The catalyst for CA’s agile marketing transformation
Pivotal moment #1 on our journey to agile marketing
In my recent blog, Our journey to agile marketing, I referred to three pivotal moments that convinced me to keep moving forward. Here, I’d like to focus on the first defining moment, emerging from our acquisition of Rally Software.
Prior to the acquisition, I had dabbled in agile, mostly because the BU (business unit) I was part of was totally agile-focused. I had taken a Leading SAFe (Scaled Agile Framework) course and was a certified “agilist.” I had started applying a few agile principles to one marketing department, but I knew we were just toying with it.
Looking back, I realize the acquisition of Rally Software in 2015 was a key inflection point. Pre-acquisition, Rally Marketing had been using agile for about two quarters. The ~20 marketers were mostly co-located in Boulder, CO.
When we acquired Rally, I was local and was one of the executives involved in the integration process. I often worked out of the Rally office and became increasingly exposed to the Rally culture. I noticed the marketing team seemed very engaged and happy but was that just the Boulder culture? Was it something in the Colorado air? I watched.
Throughout the integration we leveraged many agile principles and had agile coaches facilitating joint meetings. I attended RallyON!, Rally’s user conference, and interacted with the agile community. Even the coach of my daughter’s soccer team was an agile coach. I couldn’t escape it. I saw agile running well within Rally Marketing and wondered if this was a truly better way to work — and if it could be applied at CA’s scale and complexity.
Post-acquisition I was very ready to scale our adoption of agile in Marketing. What started as a mostly co-located, 20-person marketing team for the Rally product line (CA Agile Central) was expanded to the Agile Management BU. The Agile Management BU included our Project & Portfolio Management and IT Service Management products and marketing teams.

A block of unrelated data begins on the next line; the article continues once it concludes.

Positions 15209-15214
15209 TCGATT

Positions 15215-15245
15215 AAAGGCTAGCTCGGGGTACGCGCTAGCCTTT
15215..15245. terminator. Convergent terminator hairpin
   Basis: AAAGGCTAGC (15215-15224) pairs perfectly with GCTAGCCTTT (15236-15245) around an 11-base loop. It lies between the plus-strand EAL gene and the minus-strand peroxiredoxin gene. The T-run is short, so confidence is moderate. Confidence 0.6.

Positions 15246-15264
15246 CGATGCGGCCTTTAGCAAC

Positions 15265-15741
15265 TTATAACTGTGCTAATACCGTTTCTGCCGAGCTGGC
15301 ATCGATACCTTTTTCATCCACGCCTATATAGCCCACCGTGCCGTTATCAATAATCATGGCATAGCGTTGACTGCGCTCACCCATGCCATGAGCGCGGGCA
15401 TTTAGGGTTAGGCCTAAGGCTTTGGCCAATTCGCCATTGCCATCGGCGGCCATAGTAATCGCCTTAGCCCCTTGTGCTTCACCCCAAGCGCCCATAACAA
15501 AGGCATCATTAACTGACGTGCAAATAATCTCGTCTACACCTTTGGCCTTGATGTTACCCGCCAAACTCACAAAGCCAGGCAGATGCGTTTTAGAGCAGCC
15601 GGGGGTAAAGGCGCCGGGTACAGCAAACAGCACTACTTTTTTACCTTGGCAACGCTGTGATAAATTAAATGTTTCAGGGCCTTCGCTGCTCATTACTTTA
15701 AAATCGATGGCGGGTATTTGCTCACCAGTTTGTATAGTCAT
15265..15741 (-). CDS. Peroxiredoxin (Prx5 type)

We created a Delivery Group of about 35 marketers, merging legacy CA marketers with no agile experience right in with the legacy Rally marketers who had been practicing agile for a few quarters. We mixed the teams intentionally. While not large, our experiment tested a range of team and product variables typically encountered in a larger marketing organization:
The experiment started out pretty well. The teams survived working in a more distributed environment and Agile Marketing was showing it could scale to a larger number and different types of products. But was it a success?
We needed some concrete metrics and we needed to measure two different aspects – the satisfaction, engagement and productivity of the teams and the impact of Agile Marketing on the business. We needed evidence of both before declaring the experiment a success and to further scale agile adoption.
The first measurement was easy for us. Every year CA conducts an employee opinion survey and we used this survey to determine how the teams felt about the shift to Agile Marketing. Satisfaction and engagement from the legacy CA marketers, those new to agile, had significantly increased compared to the prior year and were above the overall CA average. Specifically:
This was not surprising since it was apparent from watching them that Agile Marketing had been a positive shift for those participating. The opinion survey was useful but it didn’t answer the second question – was Agile Marketing good for the business?
This led us to pivotal moment #2. Stay tuned.
Questions on pivotal moment #1? Contact me on Twitter @CWvanOrman.